To Wear Through

Jesus was incarnational: God in flesh. He lived among the people. Being missional means being immersed in culture, understanding how to speak the language, and not being scared to engage people from all walks of life. Jesus did not come to erect a building, introduce a new style of worship, or invite people to a service on Sunday. He became friends with the poor and marginalized… those in need of a physician.

Jesus is the ultimate example of what it means to be incarnational. When God puts on flesh we’d better pay attention. He was born poor and grew up in a meager town on the wrong side of the tracks (or should I say sea). The very people that watched him become a man also rejected him. Jesus made little impact in his hometown amount his own people. How would you handle being rejected by your own family and friends?

So, Jesus became friends of sinners. He hung out with those who had been rejected by society. He lived on the margins. He took God’s love to the place people never expected to find it. Jesus because love to those who had never experienced it. His radical acts of love caused him a tremendous amount of trouble in the eyes of the religious establishment. But he kept loving anyway.

I think the church today seeks too much esteem. “Look at what we’ve accomplished” is the cry of our age. However, when we examine the Early Church, we discover that the only model they knew was one of rejection by the world’s standards. Those that had been Jesus’ disciples saw how he removed himself from the crowds and wanted no fame or fortune for his ability to lead others to God.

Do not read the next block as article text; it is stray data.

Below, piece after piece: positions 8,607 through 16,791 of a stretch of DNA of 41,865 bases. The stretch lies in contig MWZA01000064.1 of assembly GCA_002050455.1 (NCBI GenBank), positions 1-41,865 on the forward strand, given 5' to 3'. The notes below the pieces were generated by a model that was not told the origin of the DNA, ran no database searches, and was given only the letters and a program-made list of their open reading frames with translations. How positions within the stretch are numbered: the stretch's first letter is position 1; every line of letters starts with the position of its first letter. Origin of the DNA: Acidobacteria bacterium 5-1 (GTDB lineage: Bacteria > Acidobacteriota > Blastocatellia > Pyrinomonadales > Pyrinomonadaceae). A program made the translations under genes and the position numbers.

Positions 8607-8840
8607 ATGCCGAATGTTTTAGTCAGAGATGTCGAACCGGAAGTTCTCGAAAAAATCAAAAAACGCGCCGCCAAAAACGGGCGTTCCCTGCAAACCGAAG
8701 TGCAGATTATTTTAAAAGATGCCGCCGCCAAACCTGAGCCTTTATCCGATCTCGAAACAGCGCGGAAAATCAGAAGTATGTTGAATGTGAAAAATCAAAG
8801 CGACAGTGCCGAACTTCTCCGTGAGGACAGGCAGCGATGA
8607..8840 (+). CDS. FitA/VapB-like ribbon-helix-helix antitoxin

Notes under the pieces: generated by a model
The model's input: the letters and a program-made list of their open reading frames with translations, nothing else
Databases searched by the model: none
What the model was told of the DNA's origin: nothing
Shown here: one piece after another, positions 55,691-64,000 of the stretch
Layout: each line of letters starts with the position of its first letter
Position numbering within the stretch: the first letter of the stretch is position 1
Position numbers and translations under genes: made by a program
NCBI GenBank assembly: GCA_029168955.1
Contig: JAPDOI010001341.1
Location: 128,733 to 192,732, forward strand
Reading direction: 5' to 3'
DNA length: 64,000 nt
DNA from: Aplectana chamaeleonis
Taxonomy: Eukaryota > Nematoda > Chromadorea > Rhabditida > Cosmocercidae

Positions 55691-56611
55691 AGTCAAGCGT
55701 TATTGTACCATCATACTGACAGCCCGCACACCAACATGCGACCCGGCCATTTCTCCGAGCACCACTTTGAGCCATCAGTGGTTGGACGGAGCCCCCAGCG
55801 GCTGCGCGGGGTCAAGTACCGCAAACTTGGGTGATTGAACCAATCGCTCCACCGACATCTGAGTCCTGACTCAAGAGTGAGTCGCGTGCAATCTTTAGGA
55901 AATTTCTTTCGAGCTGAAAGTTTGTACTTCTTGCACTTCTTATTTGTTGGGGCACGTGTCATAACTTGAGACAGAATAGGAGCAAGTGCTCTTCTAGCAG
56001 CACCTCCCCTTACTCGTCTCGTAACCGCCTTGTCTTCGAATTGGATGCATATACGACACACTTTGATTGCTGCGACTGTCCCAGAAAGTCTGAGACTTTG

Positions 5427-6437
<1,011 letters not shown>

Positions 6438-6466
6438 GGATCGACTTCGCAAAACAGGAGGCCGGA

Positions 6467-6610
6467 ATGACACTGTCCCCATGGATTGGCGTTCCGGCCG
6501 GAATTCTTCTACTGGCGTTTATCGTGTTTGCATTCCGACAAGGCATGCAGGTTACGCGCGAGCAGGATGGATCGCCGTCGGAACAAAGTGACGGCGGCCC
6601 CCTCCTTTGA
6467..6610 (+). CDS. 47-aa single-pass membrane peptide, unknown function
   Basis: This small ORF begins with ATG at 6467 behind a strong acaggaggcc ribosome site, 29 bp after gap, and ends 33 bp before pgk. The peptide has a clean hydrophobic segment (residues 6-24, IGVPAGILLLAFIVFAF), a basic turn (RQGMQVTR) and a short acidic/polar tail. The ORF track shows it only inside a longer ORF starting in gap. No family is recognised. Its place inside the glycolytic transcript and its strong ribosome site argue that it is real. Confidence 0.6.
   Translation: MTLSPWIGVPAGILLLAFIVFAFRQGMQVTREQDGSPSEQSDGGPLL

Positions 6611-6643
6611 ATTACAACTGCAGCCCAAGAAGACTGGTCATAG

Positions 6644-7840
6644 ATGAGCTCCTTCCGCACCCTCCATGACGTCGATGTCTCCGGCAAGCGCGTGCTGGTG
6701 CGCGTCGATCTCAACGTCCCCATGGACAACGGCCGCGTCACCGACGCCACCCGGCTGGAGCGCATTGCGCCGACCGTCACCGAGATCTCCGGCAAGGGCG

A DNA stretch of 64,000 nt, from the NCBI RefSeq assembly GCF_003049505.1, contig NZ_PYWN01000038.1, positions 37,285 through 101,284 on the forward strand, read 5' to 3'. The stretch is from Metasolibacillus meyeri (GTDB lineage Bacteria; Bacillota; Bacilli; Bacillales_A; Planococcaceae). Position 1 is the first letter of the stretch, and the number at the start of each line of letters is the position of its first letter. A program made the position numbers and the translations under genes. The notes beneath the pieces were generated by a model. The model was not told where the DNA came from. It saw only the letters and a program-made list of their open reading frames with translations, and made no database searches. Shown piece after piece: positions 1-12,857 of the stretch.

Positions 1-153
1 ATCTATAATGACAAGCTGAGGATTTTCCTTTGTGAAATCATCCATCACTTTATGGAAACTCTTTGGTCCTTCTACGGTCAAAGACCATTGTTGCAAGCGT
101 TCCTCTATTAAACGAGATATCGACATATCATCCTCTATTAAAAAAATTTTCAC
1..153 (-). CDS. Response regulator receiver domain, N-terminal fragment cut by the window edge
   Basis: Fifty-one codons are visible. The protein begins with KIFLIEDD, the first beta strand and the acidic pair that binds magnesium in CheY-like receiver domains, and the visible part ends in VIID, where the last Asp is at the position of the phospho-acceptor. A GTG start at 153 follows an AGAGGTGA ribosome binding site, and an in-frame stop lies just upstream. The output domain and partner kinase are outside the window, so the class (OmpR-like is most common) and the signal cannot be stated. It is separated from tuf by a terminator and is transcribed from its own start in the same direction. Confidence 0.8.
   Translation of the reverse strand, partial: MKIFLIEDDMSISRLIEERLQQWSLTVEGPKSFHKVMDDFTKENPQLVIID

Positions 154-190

His purpose was to make disciples: to create clusters of people that carried out the mission of God. He realized that only through discipleship would the kingdom mandate be carried on after he was gone. In fact, it’s through discipleship that the kingdom lives on forever.

A missional church understands that it is primarily a community of people being trained and equipped to live among the world as missionaries. The same principle as learning to be a missionary in a foreign field must be applied in our own backyards. We must learn to live life with the people we are trying to reach. This means we learn to speak the language, go to the places, and immerse ourselves in the culture. It involves spending time with real people in the real world.

Jesus spent a lot of time with his disciples. The scripture teaches that they traveled together: eating, sleeping, and sharing life. The Greek word is diatribe means “to wear through.” That’s what spending time together should do: force us to wear through on one another. Discipleship involved ‘wearing through.’ It means that I wear through on you, you wear through on me, and one big family we shall be!

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